3 Types of Royalties Involved In Music Publishing
Royalties are the lifeblood of music publishing. They’re what you get paid for when someone uses your song in their project—like a movie, TV show, or commercial. But there’s more than one type of royalty involved in music publishing, and each one is based on the use of your music. In this post we’ll go over three types of royalties you should know about:
Mechanical royalties are paid to songwriters and music publishers when their songs are recorded and sold on a CD, vinyl record, or digital download. Mechanical royalties are shared with the artist who performed the song (if applicable), as well as record companies who invest in producing and distributing it.
Songwriter royalties are paid when you write your own music, while publisher royalties go to whoever owns the publishing company that controls your work (often your manager).
Performance royalties are paid to songwriters and publishers when their songs are played on the radio, in restaurants, bars, or other public places.
Performance royalties are collected by ASCAP (American Society of Composers Authors and Publishers) BMI (Broadcast Music Inc.) SESAC (Society Of European Stage Authors & Composers) SoundExchange.
Synchronization (or “blanket”) licenses
Synchronization (or “blanket”) licenses are a type of music publishing royalty that allows an artist to be paid for their songs being used in the film, television shows, and commercials.
A synchronization license is typically bought by a music supervisor who works for the producer of a movie or TV show. They’ll listen to several songs before deciding which ones fit best with their project’s storyline and theme. When they select one song from an artist’s catalog and decide to use it in their project, they contact that artist’s publisher requesting permission to use their song(s) under license terms agreed upon beforehand by both parties (the publisher and artist).
Understanding the different types of royalties in music publishing is key to getting paid
Understanding the different types of royalties in music publishing is key to getting paid.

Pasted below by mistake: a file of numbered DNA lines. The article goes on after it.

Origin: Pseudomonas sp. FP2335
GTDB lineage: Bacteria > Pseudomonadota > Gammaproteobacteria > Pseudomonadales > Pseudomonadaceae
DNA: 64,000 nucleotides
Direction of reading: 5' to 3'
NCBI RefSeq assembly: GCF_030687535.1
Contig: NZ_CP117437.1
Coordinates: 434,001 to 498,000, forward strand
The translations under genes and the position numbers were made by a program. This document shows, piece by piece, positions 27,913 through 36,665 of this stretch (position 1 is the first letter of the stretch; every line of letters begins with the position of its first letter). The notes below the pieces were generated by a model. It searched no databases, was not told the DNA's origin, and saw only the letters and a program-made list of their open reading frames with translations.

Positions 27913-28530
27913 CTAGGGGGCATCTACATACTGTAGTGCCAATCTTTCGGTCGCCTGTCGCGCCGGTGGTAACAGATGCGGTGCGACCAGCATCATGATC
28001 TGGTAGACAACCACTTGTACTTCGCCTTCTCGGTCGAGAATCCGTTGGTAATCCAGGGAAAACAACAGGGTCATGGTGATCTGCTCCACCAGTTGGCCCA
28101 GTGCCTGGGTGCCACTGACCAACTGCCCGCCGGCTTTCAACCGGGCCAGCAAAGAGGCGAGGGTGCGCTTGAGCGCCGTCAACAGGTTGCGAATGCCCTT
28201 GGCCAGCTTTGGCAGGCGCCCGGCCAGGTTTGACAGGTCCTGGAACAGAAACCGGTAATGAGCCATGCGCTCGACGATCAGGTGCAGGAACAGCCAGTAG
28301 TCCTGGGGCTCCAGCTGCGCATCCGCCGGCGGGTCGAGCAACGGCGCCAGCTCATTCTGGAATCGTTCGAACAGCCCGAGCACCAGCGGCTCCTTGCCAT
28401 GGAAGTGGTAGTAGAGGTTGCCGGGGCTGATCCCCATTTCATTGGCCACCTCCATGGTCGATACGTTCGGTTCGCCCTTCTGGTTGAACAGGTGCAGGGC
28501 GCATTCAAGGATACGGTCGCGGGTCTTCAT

- Mechanical royalties are paid when a song is sold on a digital platform, like iTunes or Spotify.
- Performance royalties are paid when your song is played on the radio, in clubs, and at concerts.
- Synchronization or “blanket” licenses allow you to use your songs for certain promotional purposes (like ads).
Royalty is the money or percent of the amount being earned from a published work, that is allotted to the publisher once a sale is made. The percentages will vary based upon several different factors, but suffice it to say, they are a very good way of making additional income, provided that you have established rights to your music through publishing.
I hope that in reading this article you have gained a better understanding of the many different types of royalties involved with music publishing. This is just a basic explanation but they are quite complex, and many things can occur when you are talking about publishing. I urge any individual who is considering entering the world of music publishing to seek out more information before doing any deals with publishers because it could cost you thousands later on down the road. Have fun writing your songs, and remember these important points!
Understanding the different types of royalties in music publishing is key to getting paid. The best way to do this is by learning about what each type means and how it works. This will help you make sure that you’re getting paid for all the work that goes into creating music so that we can continue making amazing songs!